Grandeur takes center stage for High Holy Days

Here’s what they do at my synagogue for the High Holy Days: Pull back the partition at the rear of the sanctuary and set up about 20 rows of folding chairs behind the pews. Here’s what they do at other synagogues:

Hold services in the 3,000-seat Paramount Theatre in Oakland, the 2,500-seat Flint Center in Cupertino or the 900-seat Herbst Theatre in San Francisco. Or any other number of venues that are larger than their regular worship spaces.

It’s hard to say which is better — a synagogue’s regular sanctuary versus a glorious, 1930s-era Art Deco palace — but I will say I’ve been intrigued by the plethora of interesting venues for High Holy Day services this year.

My curiosity was piqued when I saw an ad in j. for Congregation Kol Shofar of Tiburon. “A Palace to Match the Majesty of the High Holy Days,” it proclaimed, alongside a picture of the Palace of Fine Arts. Striking.

Services actually will be held in the adjacent 1,000-seat Palace of Fine Arts Theater.

Kol Shofar usually has High Holy Days services in its own space, but the sanctuary is undergoing a reconstruction. Not surprisingly, people are abuzz about this year’s setting, despite the trek across Golden Gate Bridge.

At Temple Sinai in Oakland, the buzz is more subdued, considering the ornate Paramount Theatre has been the synagogue’s High Holy Days home since 2001.

“We’ve been there for so many years it feels like a real spiritual venue,” Cantor Ilene Keys said. “We bring the ark, the lectern, the chairs, all the ritual props that make it feel like a home. And the Paramount itself has a very warm, beautiful interior.”

Sinai offers a smaller service in its sanctuary, but the Paramount services usually fill all 1,800 mezzanine seats, as well as many of the 1,200 balcony seats.

In the South Bay, Congregation Beth Am of Los Altos Hills is returning to the Flint Center, a performing arts center in Cupertino. And since Beth Am won’t be in its own sanctuary, Congregation Kol Emeth will use it for its services.

The same thing is happening in Berkeley: Chochmat HaLev is heading to the First Congregational Church of Berkeley, and Aquarian Minyan is stepping into Chochmat HaLev’s space.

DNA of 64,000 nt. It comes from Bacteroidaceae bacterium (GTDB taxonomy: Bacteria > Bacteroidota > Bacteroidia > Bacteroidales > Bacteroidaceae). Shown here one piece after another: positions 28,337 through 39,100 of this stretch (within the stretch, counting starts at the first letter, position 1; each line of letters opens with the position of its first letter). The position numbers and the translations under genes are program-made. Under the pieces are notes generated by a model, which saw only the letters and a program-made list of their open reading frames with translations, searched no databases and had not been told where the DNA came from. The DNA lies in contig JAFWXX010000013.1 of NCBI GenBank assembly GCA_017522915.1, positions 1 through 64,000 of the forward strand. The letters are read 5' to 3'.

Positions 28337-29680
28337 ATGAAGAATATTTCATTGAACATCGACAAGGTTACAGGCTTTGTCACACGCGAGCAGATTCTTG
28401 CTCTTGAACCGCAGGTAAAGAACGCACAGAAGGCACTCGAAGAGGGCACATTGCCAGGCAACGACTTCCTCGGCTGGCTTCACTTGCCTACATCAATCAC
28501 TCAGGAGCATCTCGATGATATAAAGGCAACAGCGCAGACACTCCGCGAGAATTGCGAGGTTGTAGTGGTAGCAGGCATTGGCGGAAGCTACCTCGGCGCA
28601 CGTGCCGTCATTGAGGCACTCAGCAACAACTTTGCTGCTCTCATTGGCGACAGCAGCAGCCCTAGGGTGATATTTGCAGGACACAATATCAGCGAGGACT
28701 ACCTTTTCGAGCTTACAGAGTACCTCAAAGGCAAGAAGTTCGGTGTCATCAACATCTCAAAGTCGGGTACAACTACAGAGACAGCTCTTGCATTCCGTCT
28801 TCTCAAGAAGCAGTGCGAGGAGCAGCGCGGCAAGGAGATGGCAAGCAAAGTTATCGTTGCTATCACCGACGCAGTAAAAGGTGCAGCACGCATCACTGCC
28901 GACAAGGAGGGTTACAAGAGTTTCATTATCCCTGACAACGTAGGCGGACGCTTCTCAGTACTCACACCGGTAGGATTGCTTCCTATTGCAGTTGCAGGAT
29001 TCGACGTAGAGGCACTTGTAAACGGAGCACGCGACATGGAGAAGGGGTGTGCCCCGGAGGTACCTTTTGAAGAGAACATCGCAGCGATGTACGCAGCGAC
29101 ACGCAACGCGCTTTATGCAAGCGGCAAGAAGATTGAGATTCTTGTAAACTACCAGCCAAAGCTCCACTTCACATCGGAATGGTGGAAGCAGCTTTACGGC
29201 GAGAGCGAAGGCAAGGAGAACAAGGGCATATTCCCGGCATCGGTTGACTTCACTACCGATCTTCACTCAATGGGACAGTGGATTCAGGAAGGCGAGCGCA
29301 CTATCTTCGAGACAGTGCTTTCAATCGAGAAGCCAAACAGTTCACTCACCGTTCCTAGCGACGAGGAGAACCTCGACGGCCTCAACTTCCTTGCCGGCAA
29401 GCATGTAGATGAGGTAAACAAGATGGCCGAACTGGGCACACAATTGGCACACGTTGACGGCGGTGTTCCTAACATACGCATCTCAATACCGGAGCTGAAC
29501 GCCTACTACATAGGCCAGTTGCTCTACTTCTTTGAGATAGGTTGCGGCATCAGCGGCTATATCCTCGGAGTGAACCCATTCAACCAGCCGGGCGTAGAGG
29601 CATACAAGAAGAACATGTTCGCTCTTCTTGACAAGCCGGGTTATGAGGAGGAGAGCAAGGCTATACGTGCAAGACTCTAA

In Marin, Congregation Rodef Sholom once again is using the 1,960-seat, Frank Lloyd Wright–designed Marin Civic Center.

One of the most beautiful settings for services has to be the Herbst Theatre in San Francisco, where Sha’ar Zahav has been worshiping (and filling all 916 seats) since the late ’90s.

Speaking of magnificent venues, 10 years ago I did an article about the local   Russian Jewish community holding services at Davies Symphony Hall. This year, Rabbi Bentzion Pil’s group will be at the Cathedral Hill Hotel for Yom Kippur, and at Golden Gate Park’s Hall of Flowers for Rosh Hashanah.

Interestingly, Keneset Ha Lev– Community of the Heart, which doesn’t have its own building, also will be at the Hall of Flowers, albeit in a different hall. And after the Rosh Hashanah daytime service, there will be a picnic in the park.

Because of a retrofit project, Congregation Sherith Israel of S.F. is not allowed to have more than 299 people in its sanctuary for more than four straight hours — so Yom Kippur services will be at Calvary Presbyterian Church five blocks away.

Local Chabads also have some interesting venues: U.C. Berkeley’s Pauley Ballroom (Chabad of the East Bay), the Masonic Center in Pleasanton (Chabad of Tri-Valley) and the Mission Cultural Center (Chabad of Noe Valley).

Another intriguing choice is the Scottish Rite Center, a stately, multi-chambered structure on the shores of Oakland’s Lake Merritt. Built in 1927, it’s a blend of great architecture and old-style grandeur. Piedmont’s Kehilla Community Synagogue will be praying in the main 1,500-seat auditorium.

All of these venues are special, but if your synagogue uses its own sanctuary, well, you know what? That’s pretty special, too. Grab that partition and pull.

Andy Altman-Ohr

Andy Altman-Ohr was J.’s managing editor and Hardly Strictly Bagels columnist until he retired in 2016 to travel and live abroad. He and his wife have a home base in Mexico, where he continues his dalliance with Jewish journalism.